Scleral lenses are not widely known, I think because they are seldom prescribed and are more expensive. While anyone could wear a scleral lens, we generally reserve them for patients with certain eye disorders or diseases. Sclerals also cost more. We have found mixed success in getting vision plans to pay toward scleral lens prescribing….some do, and some do not. While this is a medical eye problem, we find most medical insurances do not cover “medially necessary contacts”. Many patients these days can use a medical credit card like Care Credit, or their Flexible Spending Account, to pay for the treatment.

Step one, ask your eye doctor if they prescribe scleral contact lenses. If not, ask for a referral, or seek a provider that is prescribing these specialty medical lenses.

But good news…..you certainly do not need to drive to Baltimore for this level of specialized care.

Call Morgantown Eye Associates on 304-381-5353 to schedule an eye exam with our Morgantown optometrist.

Alternatively book an appointment online here CLICK FOR AN APPOINTMENT

FOLLOW US


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Sun Damage to your Eyes

Q: I usually buy my sunglasses at the drugstore or some retail place, but wonder if there is any real difference between mine and the ones costing over $100?

A: You raise an important point: everyone should be wearing some sort of ultraviolet-blocking sunglasses when outdoors.

First, please realize that UV radiation is invisible to us, but is an enemy to our skin and our eyes. About 11% of skin cancers can involve the very thin and delicate tissue of our eyelids. Prevention is fairly simple, but many people ignore the science and wear their indoor glasses, or no glasses when exposed to the sun. It may seem small, but even the frame your wear affects your protection. Most “dress” glasses for general usage allow a lot of UV radiation to reach your eyelids and your eyes right over the top of the frame. This is why your best sunglasses are larger and are shaped with more “wrap” to closely fit your face and block more UV.

Second, while “over the counter” sunglasses are generally dark in color, so you feel protected, the actual ultraviolet filtering is often a “sprayed on” coating. This sort of protection is not permanent, as a coating is can wear off with handling and rubbing……leaving you with dark lenses ( allowing your pupils to enlarge outdoors ), but little or no UV blockage. In contrast, better grade lenses, called ophthalmic grade, include UV filtering built into the lens. This protection cannot degrade or wear off over time.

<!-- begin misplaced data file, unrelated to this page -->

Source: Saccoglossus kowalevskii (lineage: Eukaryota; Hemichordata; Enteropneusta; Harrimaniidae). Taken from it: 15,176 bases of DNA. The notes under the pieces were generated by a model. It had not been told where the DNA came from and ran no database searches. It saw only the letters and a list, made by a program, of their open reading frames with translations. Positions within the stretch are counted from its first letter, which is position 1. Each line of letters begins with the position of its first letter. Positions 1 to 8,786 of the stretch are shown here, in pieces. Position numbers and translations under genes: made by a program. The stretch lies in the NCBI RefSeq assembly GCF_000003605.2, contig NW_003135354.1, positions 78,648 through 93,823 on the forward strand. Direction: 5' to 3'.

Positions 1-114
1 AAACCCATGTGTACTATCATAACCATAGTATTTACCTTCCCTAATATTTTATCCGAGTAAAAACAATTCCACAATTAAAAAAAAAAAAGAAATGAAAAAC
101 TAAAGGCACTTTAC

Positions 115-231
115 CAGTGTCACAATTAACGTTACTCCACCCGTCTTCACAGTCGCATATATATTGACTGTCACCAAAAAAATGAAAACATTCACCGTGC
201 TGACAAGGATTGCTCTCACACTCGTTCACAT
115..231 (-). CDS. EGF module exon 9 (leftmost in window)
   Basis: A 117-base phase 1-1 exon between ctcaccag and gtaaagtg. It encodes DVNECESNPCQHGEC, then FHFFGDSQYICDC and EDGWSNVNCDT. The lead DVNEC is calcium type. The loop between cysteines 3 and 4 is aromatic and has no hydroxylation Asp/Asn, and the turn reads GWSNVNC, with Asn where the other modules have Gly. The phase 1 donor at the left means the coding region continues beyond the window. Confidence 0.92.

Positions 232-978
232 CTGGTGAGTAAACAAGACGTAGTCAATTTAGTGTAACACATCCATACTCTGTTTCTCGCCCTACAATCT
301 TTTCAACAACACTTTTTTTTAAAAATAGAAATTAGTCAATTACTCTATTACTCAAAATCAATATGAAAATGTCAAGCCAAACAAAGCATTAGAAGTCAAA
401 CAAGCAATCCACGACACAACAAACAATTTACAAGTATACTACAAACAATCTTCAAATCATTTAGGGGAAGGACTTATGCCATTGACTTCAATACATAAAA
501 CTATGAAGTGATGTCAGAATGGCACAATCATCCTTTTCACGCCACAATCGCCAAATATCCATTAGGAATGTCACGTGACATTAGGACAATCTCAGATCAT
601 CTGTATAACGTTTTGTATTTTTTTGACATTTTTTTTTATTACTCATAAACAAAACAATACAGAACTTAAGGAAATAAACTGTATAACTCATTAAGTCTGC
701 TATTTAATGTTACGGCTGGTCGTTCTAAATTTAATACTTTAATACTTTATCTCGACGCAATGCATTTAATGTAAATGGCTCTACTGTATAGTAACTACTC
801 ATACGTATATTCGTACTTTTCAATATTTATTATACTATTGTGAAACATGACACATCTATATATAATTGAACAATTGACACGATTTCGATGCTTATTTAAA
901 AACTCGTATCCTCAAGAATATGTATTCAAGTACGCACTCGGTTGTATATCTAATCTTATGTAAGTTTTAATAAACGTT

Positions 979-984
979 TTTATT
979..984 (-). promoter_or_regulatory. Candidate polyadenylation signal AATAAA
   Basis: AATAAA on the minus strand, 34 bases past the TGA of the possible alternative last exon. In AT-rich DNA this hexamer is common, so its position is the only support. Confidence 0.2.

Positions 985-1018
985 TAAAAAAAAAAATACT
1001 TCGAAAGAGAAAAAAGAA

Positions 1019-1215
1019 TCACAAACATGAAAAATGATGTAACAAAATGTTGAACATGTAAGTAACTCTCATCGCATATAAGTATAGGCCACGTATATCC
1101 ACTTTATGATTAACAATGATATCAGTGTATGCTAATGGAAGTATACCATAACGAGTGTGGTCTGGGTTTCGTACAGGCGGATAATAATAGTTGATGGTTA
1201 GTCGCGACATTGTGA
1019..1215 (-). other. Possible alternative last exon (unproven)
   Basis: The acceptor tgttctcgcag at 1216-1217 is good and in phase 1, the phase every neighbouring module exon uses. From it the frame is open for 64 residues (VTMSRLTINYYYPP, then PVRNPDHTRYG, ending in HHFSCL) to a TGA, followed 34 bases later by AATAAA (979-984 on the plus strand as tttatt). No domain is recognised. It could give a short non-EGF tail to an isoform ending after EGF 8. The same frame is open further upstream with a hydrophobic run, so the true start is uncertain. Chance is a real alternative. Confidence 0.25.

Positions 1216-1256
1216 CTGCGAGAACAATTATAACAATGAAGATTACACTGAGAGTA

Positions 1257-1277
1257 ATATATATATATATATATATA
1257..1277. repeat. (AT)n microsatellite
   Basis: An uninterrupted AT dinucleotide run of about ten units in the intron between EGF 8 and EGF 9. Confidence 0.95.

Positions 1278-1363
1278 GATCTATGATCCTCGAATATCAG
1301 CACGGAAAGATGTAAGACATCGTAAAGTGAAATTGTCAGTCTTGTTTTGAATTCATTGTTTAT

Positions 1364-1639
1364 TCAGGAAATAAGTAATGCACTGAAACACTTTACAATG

I should add that some contact lenses now come with some UV filtering built-in. However, the level of protection is such that the FDA still recommends true sunglasses over them. And speaking of needing extra protection……cataract patients need to use extra care. While you are developing cataracts, blocking more UV radiation can slow down the clouding of the lens in your eye, and delay the need for surgery. And after cataract surgery, when a plastic replacement lens is placed inside your eye, you need more protection than before. The man-made plastic lens used ( called an intraocular lens ) does not block enough UV radiation. This can allow dangerous radiation to reach your retina and cause more irreparable damage to your eyesight.

Lastly, I often hear people say “ I lose my sunglasses all the time, so I don’t want to spend much”. I hear you, but I believe it is a matter of perceived value….meaning, if you invest significantly in any item, you will take better care of it. For example, how often do you lose your cell phone? The bottom line: invest in ophthalmic grade sun lenses and give your eyes and your eyesight the best protection you can. Seeing well all your life is our mutual goal.

Call Morgantown Eye Associates on 304-381-5353 to schedule an eye exam with our Morgantown optometrist.

Alternatively book an appointment online here CLICK FOR AN APPOINTMENT

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Kids Silent Vision Disabilities

Q: I just realized that my daughter is struggling with her reading assignments. I first thought it was just all the tablet use this year, but now I think she is reading slower, loses her place too easily, and doesn’t enjoy reading just fun. Where should I start?